For McCaul, though, evidence doesn’t seem to mean much. And we can probably look forward to more fact-free statements about Muslims in the US in the years to come as McCaul takes the helm as head of the Homeland Security Committee.

About Alex Kane

Alex Kane is an assistant editor for Mondoweiss and the World editor for AlterNet. Follow him on Twitter @alexbkane.
Posted in Neocons, US Politics

{ 5 comments... read them below or add one }

  1. Scott says:

    Sounds much worse, actually. As a former New Yorker, I believe that NY congressmen are at least somewhat exposed to reality, and King’s IRAish links expose him to some moral complexity. Not to apologize for him, but this sounds worse. On the other hand, will sound more like a caricature of stupid.

    • McCaul’s district extends from the edge of Houston to the edge of Austin with miles of farmland in between. I can’t speak for Austin, but having lived in Houston I can say that it’s as ethnically diverse as Los Angeles for example, and if the congressman ever ventures the few miles into the city he would routinely run into muslims in every walk of life. So, on occasion I would say that he like King, is “at least somewhat exposed to reality”. But also like King, doubt he’ll know what to do with it.

  2. McCaul praised King’s initial hearings on Muslim-American “radicalization,” calling them a way to “end the era of political correctness.

    god forbid…because open racism is much preferable.

    i am praying for the day someone drives a stake thru the heart of neoconservatism and it never arises again.

  3. RE: “David Yerushalmi, an extremist Orthodox Jewish Zionist who is the head of a group that explicitly states they are against democracy, is CSP’s general counsel.” ~ Alex Kane

    SEE: “David Yerushalmi, Islam-Hating White Supremacist Inspires Anti-Sharia Bills Sweeping Tea Party Nation”, by Richard Silverstein, Tikun Olam, 3/02/11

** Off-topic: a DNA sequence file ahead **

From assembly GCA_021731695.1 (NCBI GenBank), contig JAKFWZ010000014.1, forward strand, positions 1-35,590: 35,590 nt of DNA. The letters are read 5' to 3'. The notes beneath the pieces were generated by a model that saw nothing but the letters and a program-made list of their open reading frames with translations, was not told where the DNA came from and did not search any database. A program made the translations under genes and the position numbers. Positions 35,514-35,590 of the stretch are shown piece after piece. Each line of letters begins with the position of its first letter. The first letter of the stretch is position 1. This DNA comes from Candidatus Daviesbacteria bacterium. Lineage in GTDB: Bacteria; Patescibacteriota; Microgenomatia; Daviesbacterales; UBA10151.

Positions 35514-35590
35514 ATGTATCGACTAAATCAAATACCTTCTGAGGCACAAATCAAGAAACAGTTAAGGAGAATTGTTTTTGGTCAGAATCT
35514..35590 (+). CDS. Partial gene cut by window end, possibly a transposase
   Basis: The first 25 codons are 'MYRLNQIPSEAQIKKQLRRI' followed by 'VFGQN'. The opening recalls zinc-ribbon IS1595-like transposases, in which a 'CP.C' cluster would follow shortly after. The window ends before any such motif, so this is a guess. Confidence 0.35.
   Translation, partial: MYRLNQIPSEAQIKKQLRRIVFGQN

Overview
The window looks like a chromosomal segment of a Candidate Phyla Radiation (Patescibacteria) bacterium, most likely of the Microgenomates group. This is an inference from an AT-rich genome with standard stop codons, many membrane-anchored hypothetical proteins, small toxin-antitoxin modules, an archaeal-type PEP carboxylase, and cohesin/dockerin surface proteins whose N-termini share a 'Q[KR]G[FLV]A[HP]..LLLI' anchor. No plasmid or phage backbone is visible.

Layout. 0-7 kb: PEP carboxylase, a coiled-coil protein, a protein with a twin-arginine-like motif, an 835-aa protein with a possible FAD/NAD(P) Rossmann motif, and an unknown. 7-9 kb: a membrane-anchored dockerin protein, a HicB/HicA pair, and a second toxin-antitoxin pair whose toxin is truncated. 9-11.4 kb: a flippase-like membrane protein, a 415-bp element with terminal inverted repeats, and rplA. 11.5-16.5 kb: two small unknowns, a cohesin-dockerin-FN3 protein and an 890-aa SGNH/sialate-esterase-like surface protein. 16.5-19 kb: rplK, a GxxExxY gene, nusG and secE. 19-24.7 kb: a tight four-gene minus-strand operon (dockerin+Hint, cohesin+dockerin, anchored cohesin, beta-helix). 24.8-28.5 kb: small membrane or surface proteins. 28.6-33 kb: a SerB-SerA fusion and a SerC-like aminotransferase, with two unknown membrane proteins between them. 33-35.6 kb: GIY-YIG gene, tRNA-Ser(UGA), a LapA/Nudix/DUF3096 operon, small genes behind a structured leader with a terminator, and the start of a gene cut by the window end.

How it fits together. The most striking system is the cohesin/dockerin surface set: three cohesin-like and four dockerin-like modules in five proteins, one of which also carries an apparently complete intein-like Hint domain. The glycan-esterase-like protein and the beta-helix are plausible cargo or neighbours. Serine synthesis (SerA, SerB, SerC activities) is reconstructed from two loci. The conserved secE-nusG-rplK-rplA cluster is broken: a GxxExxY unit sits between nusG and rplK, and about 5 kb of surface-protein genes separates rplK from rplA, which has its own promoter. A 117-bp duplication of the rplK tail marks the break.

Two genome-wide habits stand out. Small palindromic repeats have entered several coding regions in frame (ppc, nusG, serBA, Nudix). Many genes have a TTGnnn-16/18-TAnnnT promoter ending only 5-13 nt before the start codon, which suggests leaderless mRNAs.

[EXCERPTS] You’ve gotta hand it to David Yerushalmi. Until now, I can’t recall a Jew who’s ever been called a white supremacist before (actually now that I think of it, I called him a Jewish white supremacist way back in 2007). Thanks to him, we now can. . .
    . . . I’m referring to an eye-opening expose in
    Mother Jones
    about the inspiration the Jewish extremist is offering for the anti-Muslim legal initiatives
    that are sweeping the south after the victory of one such campaign in Oklahoma a few months ago. . .
    . . . One of the most delicious phrases used to describe the Jewish anti-jihadi is “white supremacist,” to which I say: if the shoe fits . . . I’ve also called him a Jewish fascist. But white supremacist will do just as well.
    As Murphy notes, this is a guy who endorses the principle that “Caucasians” are superior to blacks and that Jewish liberals are a cancer in the U.S. body politic. The nearest Jewish “intellectual” antecedent I can determine would be Meir Kahane. But Yerushalmi’s views are far more radical than Kahane’s. . .

    ENTIRE COMMENTARY – link to richardsilverstein.com

  4. piotr says:

    People closer to the Atlantic coast think that so-called heartland is an idyllic zone where people invent dangers out of sheer boredom. Can Sharia threaten Oklahoma and Nebraska? Actually, ever since a senatorial candidate (later elected) described the menace of “lesbianism in girls’ bathrooms in the Middle Schools of South-East Oklahoma”, I believe that everything is possible in the Tornado Alley.

    From Atrios, 2004:
    Listen to the Republican candidate for senator from Oklahoma say this:

    You know, Josh Burkeen is our rep down here in the southeast area. He lives in Colgate and travels out of Atoka. He was telling me lesbianism is so rampant in some of the schools in southeast Oklahoma that they’ll only let one girl go to the bathroom. Now think about it. Think about that issue. How is it that that’s happened to us?”

    Tom Coburn, 8/31/04